Finally, I've also seen recipes that substitute sesame oil for the vegetable oil. While I haven't tried it yet, it sounds intriguing. 

Tiger Bread Rolls topped with a rice porridge topping before baking.

When you make the topping, it should be thick but spreadable. I used a damp offset spatula to do a final smoothing before letting the rolls go through their final rise. Be sure to let the topping sit before spreading it over the rolls to prevent it from sliding off. 

You can also use this topping for a white bread sandwich loaf. 

How Does this Topping Work?

Because rice flour doesn't have any gluten, it doesn't expand while the bread is baking. Thus, you end up with these "tiger-style" cracks on the crust. 

This is also why the wheat-based topping for Pineapple Buns (bolo bao) holds together, while the topping for these ends up with these tiger-patterned cracks. 

Tiger Bread Rolls stacked on a cutting board.


First, make the preferment and let it sit for 12 to 16 hours. 

Next, mix the flour and milk and autolyse for about 90 minutes. Then, mix in the rest of the dough ingredients, either by hand or machine for several minutes until you have a smooth and tacky dough. Let it rise until doubled. 

While the dough is rising, make the rice flour topping. 

When the dough is ready, form it into ten rolls and let them rise fifteen minutes before coating with the topping. 

After that, let the rolls continue to rise another 45 minutes while you heat your oven.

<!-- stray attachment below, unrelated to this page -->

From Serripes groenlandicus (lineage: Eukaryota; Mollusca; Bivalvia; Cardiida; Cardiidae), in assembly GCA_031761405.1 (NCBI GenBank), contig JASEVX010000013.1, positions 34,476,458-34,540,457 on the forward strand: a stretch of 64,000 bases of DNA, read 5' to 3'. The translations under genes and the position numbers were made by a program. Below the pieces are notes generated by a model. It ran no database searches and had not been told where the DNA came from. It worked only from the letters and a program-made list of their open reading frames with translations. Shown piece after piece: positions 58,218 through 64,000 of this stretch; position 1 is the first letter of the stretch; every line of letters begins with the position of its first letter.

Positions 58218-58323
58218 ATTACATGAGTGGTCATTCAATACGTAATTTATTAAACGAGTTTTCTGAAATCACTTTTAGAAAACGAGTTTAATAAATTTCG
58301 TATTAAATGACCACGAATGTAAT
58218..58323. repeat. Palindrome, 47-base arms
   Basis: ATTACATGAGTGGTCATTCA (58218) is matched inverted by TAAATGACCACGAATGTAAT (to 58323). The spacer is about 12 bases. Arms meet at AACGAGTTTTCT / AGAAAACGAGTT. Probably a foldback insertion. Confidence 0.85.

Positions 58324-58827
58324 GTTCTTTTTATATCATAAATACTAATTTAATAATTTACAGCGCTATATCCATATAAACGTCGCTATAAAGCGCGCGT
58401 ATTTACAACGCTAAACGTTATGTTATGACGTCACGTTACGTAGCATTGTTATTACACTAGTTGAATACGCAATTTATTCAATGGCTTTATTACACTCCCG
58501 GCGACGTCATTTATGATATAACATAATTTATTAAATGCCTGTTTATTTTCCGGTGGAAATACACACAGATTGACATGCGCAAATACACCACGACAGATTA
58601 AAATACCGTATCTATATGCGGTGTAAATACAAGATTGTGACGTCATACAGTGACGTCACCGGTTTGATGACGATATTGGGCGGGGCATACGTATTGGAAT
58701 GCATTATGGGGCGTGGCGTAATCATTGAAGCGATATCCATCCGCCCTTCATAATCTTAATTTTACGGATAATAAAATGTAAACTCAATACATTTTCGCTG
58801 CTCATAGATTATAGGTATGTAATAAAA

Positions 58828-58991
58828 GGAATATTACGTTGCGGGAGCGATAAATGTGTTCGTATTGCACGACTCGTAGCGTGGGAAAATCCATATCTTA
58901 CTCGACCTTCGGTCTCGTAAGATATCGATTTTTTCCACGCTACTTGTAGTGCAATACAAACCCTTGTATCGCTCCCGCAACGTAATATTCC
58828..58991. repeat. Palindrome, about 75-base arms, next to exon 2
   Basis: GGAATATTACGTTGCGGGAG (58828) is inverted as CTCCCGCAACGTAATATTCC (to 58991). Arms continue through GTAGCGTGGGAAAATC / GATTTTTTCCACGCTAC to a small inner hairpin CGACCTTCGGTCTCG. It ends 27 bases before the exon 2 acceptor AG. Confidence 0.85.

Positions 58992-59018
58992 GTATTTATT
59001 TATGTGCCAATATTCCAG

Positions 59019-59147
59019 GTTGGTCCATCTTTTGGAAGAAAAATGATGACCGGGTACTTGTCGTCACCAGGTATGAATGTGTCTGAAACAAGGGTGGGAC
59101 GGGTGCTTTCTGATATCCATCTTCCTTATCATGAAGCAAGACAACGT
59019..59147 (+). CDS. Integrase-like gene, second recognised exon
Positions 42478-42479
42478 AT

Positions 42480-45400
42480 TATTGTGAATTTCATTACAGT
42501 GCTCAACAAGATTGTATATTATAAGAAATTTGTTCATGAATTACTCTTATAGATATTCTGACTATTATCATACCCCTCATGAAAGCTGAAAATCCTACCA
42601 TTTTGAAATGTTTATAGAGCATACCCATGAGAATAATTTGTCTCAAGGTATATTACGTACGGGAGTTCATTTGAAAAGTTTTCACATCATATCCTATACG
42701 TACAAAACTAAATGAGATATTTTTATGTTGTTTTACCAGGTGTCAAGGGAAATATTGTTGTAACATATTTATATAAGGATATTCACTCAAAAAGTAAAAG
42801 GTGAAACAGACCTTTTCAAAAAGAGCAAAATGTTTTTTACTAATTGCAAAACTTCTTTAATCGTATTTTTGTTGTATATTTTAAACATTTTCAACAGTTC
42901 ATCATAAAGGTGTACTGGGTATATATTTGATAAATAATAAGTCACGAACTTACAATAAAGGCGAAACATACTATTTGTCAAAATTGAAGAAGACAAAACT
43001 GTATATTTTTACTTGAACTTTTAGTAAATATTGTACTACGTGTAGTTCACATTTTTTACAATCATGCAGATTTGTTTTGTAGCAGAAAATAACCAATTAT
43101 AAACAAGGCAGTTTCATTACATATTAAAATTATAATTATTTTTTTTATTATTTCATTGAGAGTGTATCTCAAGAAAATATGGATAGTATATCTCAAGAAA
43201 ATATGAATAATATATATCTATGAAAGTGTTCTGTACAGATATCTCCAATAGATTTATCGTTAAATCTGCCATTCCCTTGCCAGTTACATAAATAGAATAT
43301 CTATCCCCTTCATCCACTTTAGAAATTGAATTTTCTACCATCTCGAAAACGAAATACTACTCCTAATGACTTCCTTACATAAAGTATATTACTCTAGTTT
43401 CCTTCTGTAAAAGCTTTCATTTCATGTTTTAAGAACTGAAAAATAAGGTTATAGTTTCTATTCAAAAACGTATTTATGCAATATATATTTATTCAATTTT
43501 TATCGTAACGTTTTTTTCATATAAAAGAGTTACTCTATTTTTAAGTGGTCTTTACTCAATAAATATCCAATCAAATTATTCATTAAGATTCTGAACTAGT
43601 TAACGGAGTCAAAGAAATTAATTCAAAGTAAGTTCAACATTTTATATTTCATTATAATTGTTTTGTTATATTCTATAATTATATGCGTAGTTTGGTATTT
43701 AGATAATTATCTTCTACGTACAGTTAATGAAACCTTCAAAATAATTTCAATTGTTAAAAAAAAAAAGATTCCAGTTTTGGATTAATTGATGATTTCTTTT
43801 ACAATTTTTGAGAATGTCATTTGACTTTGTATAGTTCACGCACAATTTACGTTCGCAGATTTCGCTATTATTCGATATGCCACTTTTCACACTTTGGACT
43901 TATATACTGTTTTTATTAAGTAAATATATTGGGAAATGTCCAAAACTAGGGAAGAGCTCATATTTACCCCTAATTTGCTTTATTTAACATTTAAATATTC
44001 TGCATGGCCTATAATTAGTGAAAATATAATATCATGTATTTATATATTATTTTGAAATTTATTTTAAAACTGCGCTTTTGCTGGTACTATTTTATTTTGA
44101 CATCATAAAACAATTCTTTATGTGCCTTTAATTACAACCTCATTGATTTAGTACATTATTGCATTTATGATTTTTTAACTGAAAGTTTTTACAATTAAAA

Finally, bake the rolls for 20 to 25 minutes. While not necessary, I used my oven's convection function for the last 5 minutes to encourage more browning of the topping.  

Tiger Bread Rolls on a cooling rack.


These rolls are best the day they are made or possibly the next day. After that, individually wrap any leftovers and freeze them. If you've made a sandwich loaf, slice it first before freezing. 

Dutch crunch rolls in a white bowl.

I have a huge list of Dutch recipes I want to make, including pofertjes, or Dutch mini pancakes. I'm just resisting buying the special pan! 

I do have a recipe for Rondo's, which is kind of a cross between a pie and a cookie... and yes, dear apostrophe police, I guess the apostrophe is supposed to be there. While the rondo's are typically made with a special ring, I was able to make them in my  muffin pan. 

Bread Baking Babes:

For our June bread, we are making Tiger Rolls and I am this month's host. After the recipe, be sure to check out all of the Babe's versions of these rolls. 

Tiger Bread Rolls in a basket.

Tiger Rolls Recipe

Tiger Rolls Recipe
Yield: 10 rolls
Author: Karen's Kitchen Stories
Prep time: 1 HourCook time: 25 MinInactive time: 14 HourTotal time: 15 H & 25 M
These Tiger bread rolls are wonderful for sandwiches and dinner rolls.


For the Preferment
  • 75 grams bread flour
  • 75 grams milk heated to 113 degrees F (45 degrees F)
  • .3 grams instant yeast
For the Final Dough
  • 500 grams bread flour
  • 350 grams milk, about 75 degrees F
  • All of the preferment
  • 1.5 grams of instant yeast
  • 37.5 grams softened butter, cut into small pieces
  • 8 grams salt
For the Tiger Porridge
  • 20 grams rice flour (not glutinous rice flour)